As part of my ‘trying new things’ attitude, I rather spontaneously signed up for an Adaptive Yoga class with Matthew Sanford at Triyoga in Soho. Last year when I had been googling adaptive yoga classes, I noticed that there are loads of classes in America, but there is a distinct lack of them over here. And then I came across Matthew Sanford.
Matthew Sanford is paralysed from the chest down after surviving a car accident at the age of thirteen that killed his father and sister. Twelve years after his accident, he began studying yoga, and today he is internationally recognised as a yoga teacher, public speaker and author. He also set up Mind Body Solutions, a non-profit adaptive yoga centre based in Minneapolis. On paper he is an amazingly inspiring person… in person he is even more inspiring and I feel so privileged to have met him and taken part in one of his classes.
From time to time he comes over the the UK to run workshops for yoga instructors, and this time around he was running an adaptive class as well. I immediately signed up so that I could experience his teachings first hand.
The class seemed to be a part of his 3 day workshop for teaching adaptive yoga to current yoga teachers. He had obviously spent the majority of the day teaching these teachers, and then they would have a chance to practise what they had learnt with me and the others in the class. There were only a few of us in the class that had mobility problems, which meant that there were about 4 trainee yoga teachers for each of us. I had also brought along my mum and my sister Pip, so there were plenty of people around to help out.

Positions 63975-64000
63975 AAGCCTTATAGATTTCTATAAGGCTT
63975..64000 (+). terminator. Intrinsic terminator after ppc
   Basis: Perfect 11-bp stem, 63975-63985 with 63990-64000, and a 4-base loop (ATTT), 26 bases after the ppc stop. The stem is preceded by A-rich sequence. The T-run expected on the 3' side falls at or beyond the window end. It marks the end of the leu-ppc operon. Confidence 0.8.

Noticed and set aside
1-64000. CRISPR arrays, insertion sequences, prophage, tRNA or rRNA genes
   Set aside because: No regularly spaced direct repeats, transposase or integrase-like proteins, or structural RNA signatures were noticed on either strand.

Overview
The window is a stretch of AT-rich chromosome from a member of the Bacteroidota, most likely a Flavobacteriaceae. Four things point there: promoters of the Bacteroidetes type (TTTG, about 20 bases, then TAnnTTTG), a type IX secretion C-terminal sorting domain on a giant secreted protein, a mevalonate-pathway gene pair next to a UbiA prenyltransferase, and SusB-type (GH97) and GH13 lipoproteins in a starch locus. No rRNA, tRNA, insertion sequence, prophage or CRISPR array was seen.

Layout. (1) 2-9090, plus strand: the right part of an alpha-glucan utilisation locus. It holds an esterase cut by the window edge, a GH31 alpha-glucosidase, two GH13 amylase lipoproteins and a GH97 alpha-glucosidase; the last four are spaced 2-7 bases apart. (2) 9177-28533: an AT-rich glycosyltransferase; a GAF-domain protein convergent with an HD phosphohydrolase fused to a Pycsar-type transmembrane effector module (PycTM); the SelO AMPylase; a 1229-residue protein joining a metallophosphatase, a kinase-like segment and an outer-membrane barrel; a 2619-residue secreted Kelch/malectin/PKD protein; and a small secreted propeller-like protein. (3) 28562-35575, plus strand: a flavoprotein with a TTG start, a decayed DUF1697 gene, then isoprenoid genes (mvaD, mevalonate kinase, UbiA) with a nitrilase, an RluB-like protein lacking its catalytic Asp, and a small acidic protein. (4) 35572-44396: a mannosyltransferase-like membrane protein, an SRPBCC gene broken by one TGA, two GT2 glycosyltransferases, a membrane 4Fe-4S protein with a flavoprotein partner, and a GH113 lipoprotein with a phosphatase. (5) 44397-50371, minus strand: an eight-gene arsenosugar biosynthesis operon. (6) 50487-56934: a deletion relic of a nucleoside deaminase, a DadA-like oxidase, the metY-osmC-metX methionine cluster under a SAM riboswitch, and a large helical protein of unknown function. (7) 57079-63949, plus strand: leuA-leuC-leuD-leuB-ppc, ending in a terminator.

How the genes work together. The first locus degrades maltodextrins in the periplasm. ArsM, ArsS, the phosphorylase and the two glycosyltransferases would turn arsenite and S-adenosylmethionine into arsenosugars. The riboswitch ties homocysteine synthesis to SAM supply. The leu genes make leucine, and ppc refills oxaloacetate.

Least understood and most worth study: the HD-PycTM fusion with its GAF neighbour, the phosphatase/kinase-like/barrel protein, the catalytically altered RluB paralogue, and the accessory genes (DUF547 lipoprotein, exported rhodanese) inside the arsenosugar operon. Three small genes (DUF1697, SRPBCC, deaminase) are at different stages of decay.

The class was very enjoyable, although I spent most of it in the wheelchair. I would have preferred to have been out of the chair and on the floor, but Matthew was unaware that we were all able to get out of our chairs, so taught a sort of ‘sitting down’ class. He ensured from the very start that we were seated with perfect posture, which involved putting blocks and blankets in place to hold my legs are 90 degrees and keep my back completely straight.
As a teacher, Matthew is extremely relaxed and has such a calming presence. He made me feel comfortable and everything he said made complete sense to me. He heavily focuses on connecting the mind and body, and how under-utilised that connection is within everyone. He kept telling me to try and push down through my legs and down to the soles of my feet. When he asked whether I could feel myself doing that, I told him that I can always feel what I am trying to do with my legs, even if no one can visibly see it. He seemed very happy with my response and told me that that is what it is all about; connecting the mind and the body. It doesn’t matter if I’m not making any visible movements, as long as I am connecting and feeling the movement myself. It is quite hard to explain that properly, but he knew exactly what I was talking about.
Towards the end of the class I got onto the floor to lie down. I can’t remember the exact reasons for the things we did on the floor, but it was so relaxing and was a nice way to end the session.
I absolutely loved this yoga class, and I think that 99% of that is down to Matthew Sanford’s inspiring presence. He seemed to connect with every single person in the class in a different way. The class was aimed at anyone ‘facing loss, trauma or disability’ so everyone had a different reason for being there; brain injury, spinal injury, amputation… and somehow he managed to teach us all the same exercises but in a way that was specific to our needs and capabilities.
Unfortunately his trips to the UK are only for a few days every six months or so, but I will be making sure that I can attend one of his classes every time he is over. And I am definitely now going to read his book (‘Waking: A Memoir of Trauma and Transcendence’). He truly is one of those people that you meet in life and know that you will never forget.